Cattle drive sculpture planned for Flagler Park

OKEECHOBEE — At their Nov. 27 meeting, Bridgette Waldau, Main Street’s Arts and Culture Alliance Director, asked the Okeechobee City Council for permission to begin working toward the placement of a cattle drive art project in Flagler Park #5. According to Ms. Waldau, the project was inspired by her visit to the Brownwood Villages near Leesburg, where she saw a similar installation.

The project will include nine bronze sculptures — a horse with a rider, a calf, a dog and six head of cattle. The project will take about two years to complete, which will coincide with the upcoming 500-year anniversary of the first cattle coming to Florida. The sculptor who will be creating this project is J. Michael Wilson, a celebrated sculptor who created the project at the Villages.

This sculpture, located at Brownwood Villages, is similar to the one planned for Flagler park. Special to the Lake Okeechobee News/Andrew Tomlin.

The initial plan is to have the cattle drive meandering on the grass from corner to corner alongside the sidewalk with native plants added for an authentic setting. Visitors will be able to walk along the sidewalks and feel like they are in the middle of the cattle drive. This path will also be easily viewable from State Road 70, which was also the path of the historic cattle drives.

The project will be paid for through fundraising, and Ms. Waldau said the Arts & Culture Alliance committee has approached several local leaders in the cattle industry, received strong support of the project. She said they now feel confident to move forward. The local ranches will be able to tell their stories on plaques which they can purchase through donations. They can also put their brands on the cattle.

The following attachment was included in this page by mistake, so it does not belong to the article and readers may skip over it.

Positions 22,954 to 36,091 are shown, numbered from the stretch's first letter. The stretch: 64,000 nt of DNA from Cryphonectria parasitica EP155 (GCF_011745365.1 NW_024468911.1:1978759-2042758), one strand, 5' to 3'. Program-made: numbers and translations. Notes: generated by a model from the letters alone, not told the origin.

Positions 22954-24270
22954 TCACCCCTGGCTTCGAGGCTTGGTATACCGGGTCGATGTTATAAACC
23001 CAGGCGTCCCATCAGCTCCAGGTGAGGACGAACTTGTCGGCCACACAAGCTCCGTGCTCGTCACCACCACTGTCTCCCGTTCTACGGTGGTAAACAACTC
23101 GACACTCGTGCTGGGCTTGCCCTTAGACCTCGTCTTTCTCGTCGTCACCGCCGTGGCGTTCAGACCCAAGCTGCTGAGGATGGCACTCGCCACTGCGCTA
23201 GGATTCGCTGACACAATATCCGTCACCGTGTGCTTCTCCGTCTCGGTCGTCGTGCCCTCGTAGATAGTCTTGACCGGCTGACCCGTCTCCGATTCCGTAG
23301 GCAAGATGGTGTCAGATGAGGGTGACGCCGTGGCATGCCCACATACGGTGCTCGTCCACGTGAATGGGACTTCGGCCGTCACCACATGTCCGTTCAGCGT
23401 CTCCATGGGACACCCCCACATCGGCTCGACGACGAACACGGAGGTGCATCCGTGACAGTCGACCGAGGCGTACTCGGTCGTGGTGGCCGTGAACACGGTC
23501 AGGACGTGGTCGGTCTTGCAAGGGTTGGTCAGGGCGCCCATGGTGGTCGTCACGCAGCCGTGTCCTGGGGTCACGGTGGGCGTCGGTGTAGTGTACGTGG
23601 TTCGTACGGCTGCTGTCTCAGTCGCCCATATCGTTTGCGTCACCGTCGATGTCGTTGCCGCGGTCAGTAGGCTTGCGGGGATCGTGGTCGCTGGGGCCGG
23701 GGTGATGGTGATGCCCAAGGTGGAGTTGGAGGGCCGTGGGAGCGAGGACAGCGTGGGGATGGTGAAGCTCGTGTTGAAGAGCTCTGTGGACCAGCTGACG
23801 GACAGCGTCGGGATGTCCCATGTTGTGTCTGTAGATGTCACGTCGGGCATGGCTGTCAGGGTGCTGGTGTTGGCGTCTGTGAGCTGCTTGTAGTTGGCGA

Councilwoman Monica Clark expressed concern over fundraising methods and said she wanted to be sure the sculptures represented the whole community and not just the few big ranches who could afford to brand the sculptures.

Mayor Dowling Watford asked if they were sure they could raise the money because it seemed to be a very costly endeavor. Ms. Waldau replied she was very confident. She estimates the cost at about $400,000 plus possibly a little more for landscaping.

Councilman Gary Ritter said he thinks it is a wonderful idea because ranching is our heritage, and everyone passing on State Road 70 would see it. He said so many people don’t understand agriculture, and this is a great way to display it in our community.
The project was approved unanimously.

Special to the Lake Okeechobee News/Andrew Tomlin.

Cathy Womble is a staff writer for the Lake Okeechobee News.

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